Wednesday night at the Devotion School, three of the State's lawmakers met with Brookline residents and members of the Brookline Democratic Town Committee. The legislators in attendance were State Senator Cindy Creem, and State Representatives Frank Smizik, and Ed Coppinger, who represents a few South Brookline precincts as well as West Roxbury and Roslindale.
Coppinger extended an invitation, "For any issue, even if I don't represent you, call my office."
There were two State Reps who had been invited, but did not make it to the roundtable because of last-minute scheduling conflicts: Michael Moran and Jeffrey Sanchez. With the format of the discussion, this meant there was more time to address some of the neighborhood concerns. Creem, Smizik and Coppinger each had a few minutes to talk about issues they were focused on, before inviting comments and concerns from the people in attendance.
The big concern of the night, from Brookline's resident, was the presence of coyotes in town. When pressed to broach the subject, Smizik noted that he was unprepared for the topic, but attempted to address concerns. He began by reminding people that they are "not inherently dangerous."
"We are taking over land in which the coyotes felt comfortable." Smizik added, "The police can't do anything until they see a threat."
He left it that concerned citizens could reach him at his office, and they could work on an amendment. The amendment would then have to go before a committee and be passed into law, so it could be a while before a new policy is put into place.
Senator Creem brought up the Bottle Bill, of which the Board of Selectmen recently signed a resolution in support. Creem noted that Boston Mayor Menino is also supportive of the Bottle Bill. The bill would add the same $0.05 deposit currently on soda and beer bottles to water bottles, energy drinks and fruit juices.
"Some consider it a tax," said Creem of opponents to the bill. "I don't know why–you can get [the nickel] back."
She did also note that this is her second time filing the bill. State Rep Coppinger later chimed in that he co-sponsored the bill.
For Coppinger, one of the big, local issues is that of Bournewood Hospital, which has seen a number of escapes. Coppinger said that he's working with other Representatives from two nearby communities which have similar facilities. He hopes to "bring three communities together, with similar problems, to address them."
He also hopes to get funding to adult day care programs, which allow senior citizens to continue living at home instead of ending up in a facility. He says that the cost of an institution is $180 per day, while day care costs only $55 per day.
Collective bargaining and healthcare for unions have been in headlines since Wisconsin Governor Scott Walker voted to cut collective bargaining rights for government workers. The Massachusetts house recently passed a bill which would limit collective bargaining to a 30-day window, with a vote of 111 to 42. Smizik voted "present" for the bill, and took a moment to explain his vote.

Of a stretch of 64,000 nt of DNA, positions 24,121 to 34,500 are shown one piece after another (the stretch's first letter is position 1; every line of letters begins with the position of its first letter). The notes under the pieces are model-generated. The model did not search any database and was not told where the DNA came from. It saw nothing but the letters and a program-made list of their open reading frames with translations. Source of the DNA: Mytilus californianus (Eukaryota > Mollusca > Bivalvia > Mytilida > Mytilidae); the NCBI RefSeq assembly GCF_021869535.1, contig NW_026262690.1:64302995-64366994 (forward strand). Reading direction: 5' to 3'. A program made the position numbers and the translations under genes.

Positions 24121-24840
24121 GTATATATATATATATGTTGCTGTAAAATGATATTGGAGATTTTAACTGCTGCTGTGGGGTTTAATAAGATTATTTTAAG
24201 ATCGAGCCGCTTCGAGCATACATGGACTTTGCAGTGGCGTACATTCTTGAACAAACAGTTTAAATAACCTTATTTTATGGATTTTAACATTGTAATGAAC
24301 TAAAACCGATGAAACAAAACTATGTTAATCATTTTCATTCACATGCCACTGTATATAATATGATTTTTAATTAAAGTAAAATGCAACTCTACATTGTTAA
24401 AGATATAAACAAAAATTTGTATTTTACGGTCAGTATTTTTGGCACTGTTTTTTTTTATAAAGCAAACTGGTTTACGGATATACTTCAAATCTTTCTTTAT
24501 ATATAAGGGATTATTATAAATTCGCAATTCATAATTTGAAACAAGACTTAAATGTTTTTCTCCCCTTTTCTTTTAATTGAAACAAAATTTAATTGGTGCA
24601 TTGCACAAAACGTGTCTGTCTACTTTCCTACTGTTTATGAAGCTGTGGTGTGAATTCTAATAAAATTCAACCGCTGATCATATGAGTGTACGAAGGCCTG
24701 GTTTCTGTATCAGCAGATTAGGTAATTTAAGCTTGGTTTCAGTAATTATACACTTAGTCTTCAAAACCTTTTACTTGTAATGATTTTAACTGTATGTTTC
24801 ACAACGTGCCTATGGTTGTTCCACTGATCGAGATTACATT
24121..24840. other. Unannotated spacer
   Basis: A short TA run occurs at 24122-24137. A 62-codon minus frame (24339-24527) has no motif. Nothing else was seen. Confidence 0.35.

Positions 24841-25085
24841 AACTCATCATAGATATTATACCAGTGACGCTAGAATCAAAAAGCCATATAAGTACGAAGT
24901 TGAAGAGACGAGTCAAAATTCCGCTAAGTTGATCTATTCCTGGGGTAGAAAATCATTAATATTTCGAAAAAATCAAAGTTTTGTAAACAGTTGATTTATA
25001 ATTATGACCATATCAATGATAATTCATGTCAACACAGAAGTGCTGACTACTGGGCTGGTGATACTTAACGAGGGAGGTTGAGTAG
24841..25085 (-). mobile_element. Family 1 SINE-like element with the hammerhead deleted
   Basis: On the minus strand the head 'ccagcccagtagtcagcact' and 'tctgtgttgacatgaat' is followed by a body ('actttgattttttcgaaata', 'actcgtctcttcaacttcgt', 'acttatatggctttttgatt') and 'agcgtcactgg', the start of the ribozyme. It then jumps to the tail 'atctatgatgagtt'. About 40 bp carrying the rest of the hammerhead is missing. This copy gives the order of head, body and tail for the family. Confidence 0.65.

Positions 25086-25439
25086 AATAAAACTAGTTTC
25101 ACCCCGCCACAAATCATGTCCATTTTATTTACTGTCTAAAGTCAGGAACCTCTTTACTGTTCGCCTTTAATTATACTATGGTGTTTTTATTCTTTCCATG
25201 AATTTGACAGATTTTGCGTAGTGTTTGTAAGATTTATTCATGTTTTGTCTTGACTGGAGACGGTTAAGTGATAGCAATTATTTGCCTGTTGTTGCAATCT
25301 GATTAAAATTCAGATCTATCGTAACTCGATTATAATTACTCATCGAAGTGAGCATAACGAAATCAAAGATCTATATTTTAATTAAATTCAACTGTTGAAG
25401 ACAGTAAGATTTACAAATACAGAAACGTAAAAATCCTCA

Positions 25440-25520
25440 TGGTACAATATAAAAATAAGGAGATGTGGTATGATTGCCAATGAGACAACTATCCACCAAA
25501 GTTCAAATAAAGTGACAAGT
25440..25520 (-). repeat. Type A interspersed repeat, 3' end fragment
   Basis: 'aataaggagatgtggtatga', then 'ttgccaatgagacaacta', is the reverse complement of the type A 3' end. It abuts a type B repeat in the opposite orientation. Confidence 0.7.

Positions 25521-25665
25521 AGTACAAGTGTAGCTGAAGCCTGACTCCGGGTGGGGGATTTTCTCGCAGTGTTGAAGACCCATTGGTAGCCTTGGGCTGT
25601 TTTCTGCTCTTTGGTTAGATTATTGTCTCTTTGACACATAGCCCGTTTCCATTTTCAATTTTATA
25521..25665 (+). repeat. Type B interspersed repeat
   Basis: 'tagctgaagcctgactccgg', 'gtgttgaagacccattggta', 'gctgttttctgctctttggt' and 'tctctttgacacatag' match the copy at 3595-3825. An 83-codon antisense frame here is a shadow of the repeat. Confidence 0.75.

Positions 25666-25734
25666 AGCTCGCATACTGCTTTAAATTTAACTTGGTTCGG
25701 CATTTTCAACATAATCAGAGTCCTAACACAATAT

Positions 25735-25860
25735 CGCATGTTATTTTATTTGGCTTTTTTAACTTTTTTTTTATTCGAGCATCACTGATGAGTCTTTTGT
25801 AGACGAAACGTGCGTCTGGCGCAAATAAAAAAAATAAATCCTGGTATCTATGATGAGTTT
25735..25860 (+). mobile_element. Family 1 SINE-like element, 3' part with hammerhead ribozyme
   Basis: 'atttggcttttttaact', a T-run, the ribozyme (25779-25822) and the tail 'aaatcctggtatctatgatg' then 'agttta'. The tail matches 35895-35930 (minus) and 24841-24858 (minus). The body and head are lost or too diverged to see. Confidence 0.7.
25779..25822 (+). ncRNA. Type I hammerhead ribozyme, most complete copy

He said he felt the bill "makes no progress."
A total of 11 people who had originally signed the bill, left it. Shortly before the bill came to a vote, House Speaker Robert Deleo called Smizik into his office to find out how the Rep would vote.
Smizik said he felt pressure, describing conditions and pressure as "pretty nasty."
In the endm he informed the Speaker that he would vote "present," feeling that it would make a statement.
Smizik also says that the discussion about global warming and climate change has shifted.
"People don't talke about 'global warming,' they talk about 'green energy.'" He says, "When I started, people were talking about it. When the Republicans got in, we couldn't have the discussion."
It is impossible, Smizik went on to say, to get a national green energy policy because of the wide variety of opinions about the subject. For example, in some oil-producing states, it affects their economy.
"If you go to West Viriginia," he joked, "they think you're a commie."
He did however commend the Massachusetts green laws, calling them the "strongest," and saying that the state is able to reduce its carbon emissions by 25% before 2020.
Coppinger added that the House passed a bill for wind turbines, but that it got lost in the shuffle behind casino and gaming discussions, and did not make it to the senate. He feels there is enough support this year to pass it.
In a quick-fire discussion like this, it would be impossible to solve any or all of these issues. However, the goal may have instead been bringing some local concerns from Brookline up to a more state-wide level. In that case, Creem, Coppinger and Smizik are already working on some concerns, while others sounded like news to them.